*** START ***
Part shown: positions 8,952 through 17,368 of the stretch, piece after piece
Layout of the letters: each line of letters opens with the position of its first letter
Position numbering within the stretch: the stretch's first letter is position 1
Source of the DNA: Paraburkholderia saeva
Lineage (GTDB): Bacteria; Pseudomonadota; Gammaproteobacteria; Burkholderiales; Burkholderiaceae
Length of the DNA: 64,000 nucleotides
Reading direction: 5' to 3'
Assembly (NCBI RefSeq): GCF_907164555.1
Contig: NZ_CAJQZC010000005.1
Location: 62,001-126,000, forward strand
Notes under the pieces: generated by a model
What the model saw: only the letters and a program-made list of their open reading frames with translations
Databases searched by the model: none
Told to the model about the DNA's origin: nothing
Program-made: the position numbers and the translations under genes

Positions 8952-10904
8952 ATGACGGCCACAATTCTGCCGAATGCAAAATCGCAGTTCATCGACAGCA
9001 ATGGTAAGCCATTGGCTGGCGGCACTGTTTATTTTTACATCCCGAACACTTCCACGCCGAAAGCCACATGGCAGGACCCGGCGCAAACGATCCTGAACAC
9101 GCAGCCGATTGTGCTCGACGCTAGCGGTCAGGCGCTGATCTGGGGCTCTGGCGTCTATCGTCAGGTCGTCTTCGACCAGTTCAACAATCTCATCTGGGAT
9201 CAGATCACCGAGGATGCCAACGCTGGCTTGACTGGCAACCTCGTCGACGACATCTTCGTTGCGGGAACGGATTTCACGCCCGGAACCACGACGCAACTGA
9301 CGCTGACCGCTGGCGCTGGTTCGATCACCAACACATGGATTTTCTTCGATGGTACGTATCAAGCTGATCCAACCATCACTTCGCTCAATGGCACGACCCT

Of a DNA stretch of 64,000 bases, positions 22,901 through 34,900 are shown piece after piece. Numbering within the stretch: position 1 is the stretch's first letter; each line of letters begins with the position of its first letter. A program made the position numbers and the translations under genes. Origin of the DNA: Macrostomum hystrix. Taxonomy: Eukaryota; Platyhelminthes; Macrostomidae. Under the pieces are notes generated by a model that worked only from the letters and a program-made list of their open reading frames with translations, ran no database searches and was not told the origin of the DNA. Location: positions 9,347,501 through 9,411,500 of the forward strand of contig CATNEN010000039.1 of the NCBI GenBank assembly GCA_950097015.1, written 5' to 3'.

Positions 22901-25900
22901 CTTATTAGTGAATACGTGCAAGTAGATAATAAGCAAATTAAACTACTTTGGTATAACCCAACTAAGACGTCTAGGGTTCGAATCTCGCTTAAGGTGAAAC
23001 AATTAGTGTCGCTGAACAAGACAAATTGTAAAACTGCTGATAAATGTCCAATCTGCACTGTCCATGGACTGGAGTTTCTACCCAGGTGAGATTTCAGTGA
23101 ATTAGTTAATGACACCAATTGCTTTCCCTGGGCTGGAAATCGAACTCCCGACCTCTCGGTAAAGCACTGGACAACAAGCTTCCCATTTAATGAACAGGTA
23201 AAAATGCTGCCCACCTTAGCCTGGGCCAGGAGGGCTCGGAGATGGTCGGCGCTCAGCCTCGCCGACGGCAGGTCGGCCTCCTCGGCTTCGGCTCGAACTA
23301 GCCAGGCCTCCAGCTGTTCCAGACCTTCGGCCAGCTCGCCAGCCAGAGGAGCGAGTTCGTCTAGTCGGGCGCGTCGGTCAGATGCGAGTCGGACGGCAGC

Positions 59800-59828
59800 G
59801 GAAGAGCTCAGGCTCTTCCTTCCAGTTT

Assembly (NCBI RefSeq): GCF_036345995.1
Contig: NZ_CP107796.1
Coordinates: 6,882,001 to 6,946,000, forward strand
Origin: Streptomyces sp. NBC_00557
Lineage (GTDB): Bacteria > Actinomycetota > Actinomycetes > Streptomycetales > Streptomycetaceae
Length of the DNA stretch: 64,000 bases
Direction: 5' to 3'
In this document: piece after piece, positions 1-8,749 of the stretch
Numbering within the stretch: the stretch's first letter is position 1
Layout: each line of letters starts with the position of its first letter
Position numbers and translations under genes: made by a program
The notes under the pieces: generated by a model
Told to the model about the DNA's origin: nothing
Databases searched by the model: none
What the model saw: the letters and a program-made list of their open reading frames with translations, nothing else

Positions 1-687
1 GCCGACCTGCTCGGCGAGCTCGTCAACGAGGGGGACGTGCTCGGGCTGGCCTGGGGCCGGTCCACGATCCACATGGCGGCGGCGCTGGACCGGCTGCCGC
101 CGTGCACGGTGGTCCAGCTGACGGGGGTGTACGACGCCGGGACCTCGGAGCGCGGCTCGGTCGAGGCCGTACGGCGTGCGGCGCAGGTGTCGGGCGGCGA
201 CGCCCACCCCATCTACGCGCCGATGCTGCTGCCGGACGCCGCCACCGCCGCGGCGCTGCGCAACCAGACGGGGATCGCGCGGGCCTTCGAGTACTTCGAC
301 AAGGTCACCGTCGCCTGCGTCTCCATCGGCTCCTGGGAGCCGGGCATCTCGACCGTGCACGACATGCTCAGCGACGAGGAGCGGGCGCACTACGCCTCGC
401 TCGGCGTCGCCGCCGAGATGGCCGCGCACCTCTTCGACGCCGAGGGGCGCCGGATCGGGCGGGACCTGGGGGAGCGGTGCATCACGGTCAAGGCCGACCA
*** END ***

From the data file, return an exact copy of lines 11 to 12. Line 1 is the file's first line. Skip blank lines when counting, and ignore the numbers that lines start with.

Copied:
Notes under the pieces: generated by a model
What the model saw: only the letters and a program-made list of their open reading frames with translations